Scott's Solace, their new endurance line, in 52 (377.3 x 550.5) or 54 (381.2 x 571.3) might fit the bill. Trek's new women's range, Silque might work, also in 52 (371 x 560) or 54 (374 x 575). Personally, I'm betting on the 54 cm Trek. It comes with longer crank arms, too. Look at Specialized, too.

    Cervelo makes nice bikes but a 54 is going to be too long, and a 51 won't be tall enough. It's been a while since I've looked at Guru. A few years ago their specialty was (somewhat) moderately priced custom carbon frames. I'm not convinced you need to give up on stock frames. It's just a matter of finding the right one.
     
  8. Volnix

    Volnix Well-Known Member

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    I didn't know about it either, but a fellow member here mentioned them at some point and I liked that they are building everything in Canada (I think) and their carbon fabrication method supposedly doesn't leave any molds or bladders in the frame.


    I don't have one of their bikes, I'm in Europe so it's a bit of a stretch for me to get one from them. But I think that they are a Cannondale - owned company so I guess the Cannondale LBS here could handle repairs and warranty claims so if I go for carbon it's one of my favorites.
    [​IMG]


    They also have some discounted bikes from their previous years ranges.



    I don't know about custom... The only custom frames I've seen were usually steel bikes.
     
  9. QtDL

    QtDL New Member

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    I've seen custom frames in steel, titanium, CF, and a titanium/CF blend. So there are plenty to choose from if I go custom. Another question - I was considering doing the build myself so would ordering a frameset with the steerer tube UNCUT help? That way I could find the right height at which to place the stem and bars and cut off the excess. Would doing this affect the stability or handling of the bike at all?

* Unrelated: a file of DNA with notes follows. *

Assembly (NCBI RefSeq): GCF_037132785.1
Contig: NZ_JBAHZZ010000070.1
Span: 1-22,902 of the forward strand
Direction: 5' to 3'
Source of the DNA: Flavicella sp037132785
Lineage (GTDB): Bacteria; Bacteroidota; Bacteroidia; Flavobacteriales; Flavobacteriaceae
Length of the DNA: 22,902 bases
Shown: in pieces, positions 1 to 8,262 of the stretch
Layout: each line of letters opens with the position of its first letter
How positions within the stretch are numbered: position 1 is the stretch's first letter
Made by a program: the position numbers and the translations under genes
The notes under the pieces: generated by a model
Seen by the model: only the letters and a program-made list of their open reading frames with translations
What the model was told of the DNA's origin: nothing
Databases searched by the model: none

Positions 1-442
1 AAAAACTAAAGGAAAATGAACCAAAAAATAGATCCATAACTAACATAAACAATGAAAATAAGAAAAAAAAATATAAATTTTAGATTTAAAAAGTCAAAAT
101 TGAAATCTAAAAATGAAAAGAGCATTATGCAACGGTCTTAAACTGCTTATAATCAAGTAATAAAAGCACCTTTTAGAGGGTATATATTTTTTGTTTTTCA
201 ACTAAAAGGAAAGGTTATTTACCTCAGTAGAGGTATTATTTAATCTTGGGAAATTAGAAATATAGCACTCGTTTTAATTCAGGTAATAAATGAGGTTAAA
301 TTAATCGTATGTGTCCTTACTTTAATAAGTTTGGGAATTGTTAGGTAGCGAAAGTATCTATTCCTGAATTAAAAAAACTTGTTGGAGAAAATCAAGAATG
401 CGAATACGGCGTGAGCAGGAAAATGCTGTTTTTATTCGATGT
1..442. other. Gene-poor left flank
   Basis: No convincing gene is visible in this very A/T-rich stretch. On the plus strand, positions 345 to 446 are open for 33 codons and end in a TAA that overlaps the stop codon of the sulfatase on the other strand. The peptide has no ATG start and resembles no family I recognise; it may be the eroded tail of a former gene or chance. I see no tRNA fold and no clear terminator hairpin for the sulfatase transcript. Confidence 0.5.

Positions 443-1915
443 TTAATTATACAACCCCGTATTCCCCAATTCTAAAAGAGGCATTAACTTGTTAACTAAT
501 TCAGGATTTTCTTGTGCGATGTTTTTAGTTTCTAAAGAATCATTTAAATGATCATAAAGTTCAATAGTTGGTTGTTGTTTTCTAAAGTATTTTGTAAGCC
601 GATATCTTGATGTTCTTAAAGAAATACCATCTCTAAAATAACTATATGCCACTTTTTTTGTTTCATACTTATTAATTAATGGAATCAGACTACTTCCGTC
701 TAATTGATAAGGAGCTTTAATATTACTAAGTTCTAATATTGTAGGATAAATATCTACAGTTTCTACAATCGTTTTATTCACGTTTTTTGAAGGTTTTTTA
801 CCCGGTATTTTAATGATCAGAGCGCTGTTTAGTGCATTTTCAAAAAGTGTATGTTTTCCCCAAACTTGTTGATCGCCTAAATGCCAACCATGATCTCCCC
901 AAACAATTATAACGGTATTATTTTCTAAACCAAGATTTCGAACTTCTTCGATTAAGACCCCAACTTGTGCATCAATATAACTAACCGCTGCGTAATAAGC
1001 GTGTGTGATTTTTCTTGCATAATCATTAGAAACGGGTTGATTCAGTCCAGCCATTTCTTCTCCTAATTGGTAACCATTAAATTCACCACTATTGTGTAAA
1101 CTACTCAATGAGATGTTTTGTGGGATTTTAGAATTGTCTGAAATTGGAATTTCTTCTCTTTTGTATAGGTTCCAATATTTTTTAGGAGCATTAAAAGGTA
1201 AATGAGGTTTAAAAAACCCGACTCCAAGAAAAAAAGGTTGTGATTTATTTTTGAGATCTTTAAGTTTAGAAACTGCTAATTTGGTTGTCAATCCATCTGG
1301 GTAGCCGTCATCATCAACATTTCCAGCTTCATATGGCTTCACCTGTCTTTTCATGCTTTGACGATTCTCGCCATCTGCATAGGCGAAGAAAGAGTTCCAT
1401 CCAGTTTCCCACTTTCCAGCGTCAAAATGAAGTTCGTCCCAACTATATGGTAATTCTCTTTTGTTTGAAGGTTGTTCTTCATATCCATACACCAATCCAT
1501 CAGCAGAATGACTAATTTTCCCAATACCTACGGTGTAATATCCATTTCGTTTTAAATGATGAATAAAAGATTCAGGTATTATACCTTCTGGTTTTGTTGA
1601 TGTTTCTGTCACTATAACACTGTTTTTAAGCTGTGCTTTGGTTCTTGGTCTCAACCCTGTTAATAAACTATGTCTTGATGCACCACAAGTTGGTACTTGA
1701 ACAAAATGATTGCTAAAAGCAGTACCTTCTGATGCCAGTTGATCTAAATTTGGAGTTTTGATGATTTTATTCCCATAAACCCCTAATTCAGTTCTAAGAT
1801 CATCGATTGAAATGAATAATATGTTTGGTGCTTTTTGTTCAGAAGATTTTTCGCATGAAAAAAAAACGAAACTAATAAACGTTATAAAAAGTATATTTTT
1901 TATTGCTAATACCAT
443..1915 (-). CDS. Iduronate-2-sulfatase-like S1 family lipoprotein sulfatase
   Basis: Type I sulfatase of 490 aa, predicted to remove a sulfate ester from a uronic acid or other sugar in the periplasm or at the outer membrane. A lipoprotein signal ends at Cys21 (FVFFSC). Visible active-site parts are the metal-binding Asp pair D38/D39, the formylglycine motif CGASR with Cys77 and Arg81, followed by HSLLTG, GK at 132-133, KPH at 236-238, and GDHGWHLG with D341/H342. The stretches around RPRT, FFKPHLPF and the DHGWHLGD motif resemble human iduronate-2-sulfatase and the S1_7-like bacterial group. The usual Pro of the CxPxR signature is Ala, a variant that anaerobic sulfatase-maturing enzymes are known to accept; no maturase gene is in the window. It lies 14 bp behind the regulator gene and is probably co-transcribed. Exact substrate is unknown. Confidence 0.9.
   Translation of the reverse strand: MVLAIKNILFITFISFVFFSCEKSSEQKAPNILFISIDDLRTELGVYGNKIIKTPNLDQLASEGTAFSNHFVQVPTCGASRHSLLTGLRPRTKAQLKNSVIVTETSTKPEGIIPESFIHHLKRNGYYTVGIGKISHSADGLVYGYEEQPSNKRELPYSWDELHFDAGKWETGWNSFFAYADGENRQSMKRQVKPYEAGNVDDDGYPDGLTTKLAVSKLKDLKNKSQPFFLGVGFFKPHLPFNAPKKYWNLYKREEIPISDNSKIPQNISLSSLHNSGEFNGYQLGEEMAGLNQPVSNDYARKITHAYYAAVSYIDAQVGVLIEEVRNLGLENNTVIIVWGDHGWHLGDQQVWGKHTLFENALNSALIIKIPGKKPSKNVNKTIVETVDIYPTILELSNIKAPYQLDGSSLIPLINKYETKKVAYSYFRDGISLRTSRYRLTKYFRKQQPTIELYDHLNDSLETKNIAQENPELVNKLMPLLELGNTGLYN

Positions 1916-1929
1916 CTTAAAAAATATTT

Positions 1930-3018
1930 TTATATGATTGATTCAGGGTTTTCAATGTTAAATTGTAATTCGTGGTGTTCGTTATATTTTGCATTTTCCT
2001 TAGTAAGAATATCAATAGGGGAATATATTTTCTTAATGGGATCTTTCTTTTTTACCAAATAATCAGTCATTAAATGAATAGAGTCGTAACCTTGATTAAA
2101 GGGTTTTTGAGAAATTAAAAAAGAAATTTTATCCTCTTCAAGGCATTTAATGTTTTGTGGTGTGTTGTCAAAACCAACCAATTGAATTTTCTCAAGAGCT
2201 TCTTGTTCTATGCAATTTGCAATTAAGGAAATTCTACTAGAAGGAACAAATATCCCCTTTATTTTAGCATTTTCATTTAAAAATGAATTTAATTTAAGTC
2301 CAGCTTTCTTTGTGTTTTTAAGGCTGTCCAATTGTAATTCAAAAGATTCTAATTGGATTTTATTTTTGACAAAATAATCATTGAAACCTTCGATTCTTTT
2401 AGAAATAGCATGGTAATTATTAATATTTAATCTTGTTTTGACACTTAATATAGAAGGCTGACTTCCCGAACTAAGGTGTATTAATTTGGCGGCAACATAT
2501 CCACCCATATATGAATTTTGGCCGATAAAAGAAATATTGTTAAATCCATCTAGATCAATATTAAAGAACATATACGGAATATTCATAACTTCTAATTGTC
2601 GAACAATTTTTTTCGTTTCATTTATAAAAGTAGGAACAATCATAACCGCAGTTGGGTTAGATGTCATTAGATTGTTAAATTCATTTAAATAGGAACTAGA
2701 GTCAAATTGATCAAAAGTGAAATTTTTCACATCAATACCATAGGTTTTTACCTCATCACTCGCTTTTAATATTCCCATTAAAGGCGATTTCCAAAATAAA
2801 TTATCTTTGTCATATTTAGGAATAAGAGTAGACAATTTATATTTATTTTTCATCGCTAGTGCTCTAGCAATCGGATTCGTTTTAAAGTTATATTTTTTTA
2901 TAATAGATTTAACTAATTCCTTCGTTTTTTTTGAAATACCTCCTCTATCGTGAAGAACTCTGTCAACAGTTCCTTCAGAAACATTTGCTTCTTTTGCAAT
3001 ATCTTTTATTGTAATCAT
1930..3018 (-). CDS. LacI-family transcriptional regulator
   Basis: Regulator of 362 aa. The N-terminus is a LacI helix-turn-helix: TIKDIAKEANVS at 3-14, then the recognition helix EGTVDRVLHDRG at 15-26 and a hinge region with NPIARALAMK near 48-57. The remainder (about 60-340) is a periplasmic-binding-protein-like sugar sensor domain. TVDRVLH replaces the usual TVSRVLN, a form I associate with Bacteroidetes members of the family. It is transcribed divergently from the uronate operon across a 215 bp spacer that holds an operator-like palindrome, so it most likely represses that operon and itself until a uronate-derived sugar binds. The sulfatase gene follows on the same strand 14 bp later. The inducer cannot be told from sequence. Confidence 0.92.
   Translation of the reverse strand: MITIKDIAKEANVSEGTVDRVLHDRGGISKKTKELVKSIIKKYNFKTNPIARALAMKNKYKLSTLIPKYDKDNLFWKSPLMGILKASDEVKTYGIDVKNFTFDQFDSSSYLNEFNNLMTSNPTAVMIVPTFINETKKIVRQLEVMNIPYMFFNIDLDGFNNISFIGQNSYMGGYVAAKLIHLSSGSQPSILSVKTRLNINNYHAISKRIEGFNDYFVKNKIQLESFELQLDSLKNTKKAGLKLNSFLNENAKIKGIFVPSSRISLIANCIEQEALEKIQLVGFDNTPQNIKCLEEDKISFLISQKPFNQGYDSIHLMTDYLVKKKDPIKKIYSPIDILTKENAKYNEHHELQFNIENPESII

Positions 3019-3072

I looked at the Cervelo size charts for the S5 and the R5 and the TT for the size 48 is actually 51.6 and size 51 has a TT of 53.1. And I'm assuming the 'effective' TT measurement would be slightly longer on both?
    http://www.cervelo.com/media/docs/S5-486e5a1d-bd1e-4f8a-97e3-0308218a53a7-0.pdf
     
  10. Volnix

    Volnix Well-Known Member

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    As long as you are not using more spacers then the manufacturers specification why not? There are probably lot's of spacer dimensions to make a very good fit.

    I would not cut the fork my self, probably once everything is fitted on the bike I would maybe leave some space on top with a spacer just in case I want to make it a bit more upright later and have the LBS cut it.

    Do you have a range of dimensions so you can be fitted to the bike? If the frame is within the margin then after getting the frame you can do a custom fitting at a LBS.

    Some manufacturers have drawings with dimensions on their websites for their frames. It's probably best to ask Cervelo about the specific and actual dimensions of the frame you are considering.
     
  11. QtDL

    QtDL New Member

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    You are correct about the steerer, that is the one part I would have the LBS do is cut it. I'm pretty sure I could do the rest of the build myself. I may stop by my LBS today after work to see if they have a size 48 and 51 in stock for me to actually sit on. My gut tells me the smaller size (with a longer stem) would probably be a better fit but I won't know until I try (I posted the size chart for the S5 in my last post). I know with the larger of the two sizes I would need a tiny stem (70-80 mm). I'll shoot Cervelo an email to ask them about the spacer question. I actually know how to fit myself to a bike pretty well, it just getting the initial frame that is the hardest part. Most bike shop associates and fitters want to recommend sizes that are too big because I'm on the taller side so I sit on the size they recommend and it never feels right. I would ask for the next size down and say it feels much better and they would always gets so confused as to why and then I would have to explain my body type. It's never an easy process but I'll get it figured out.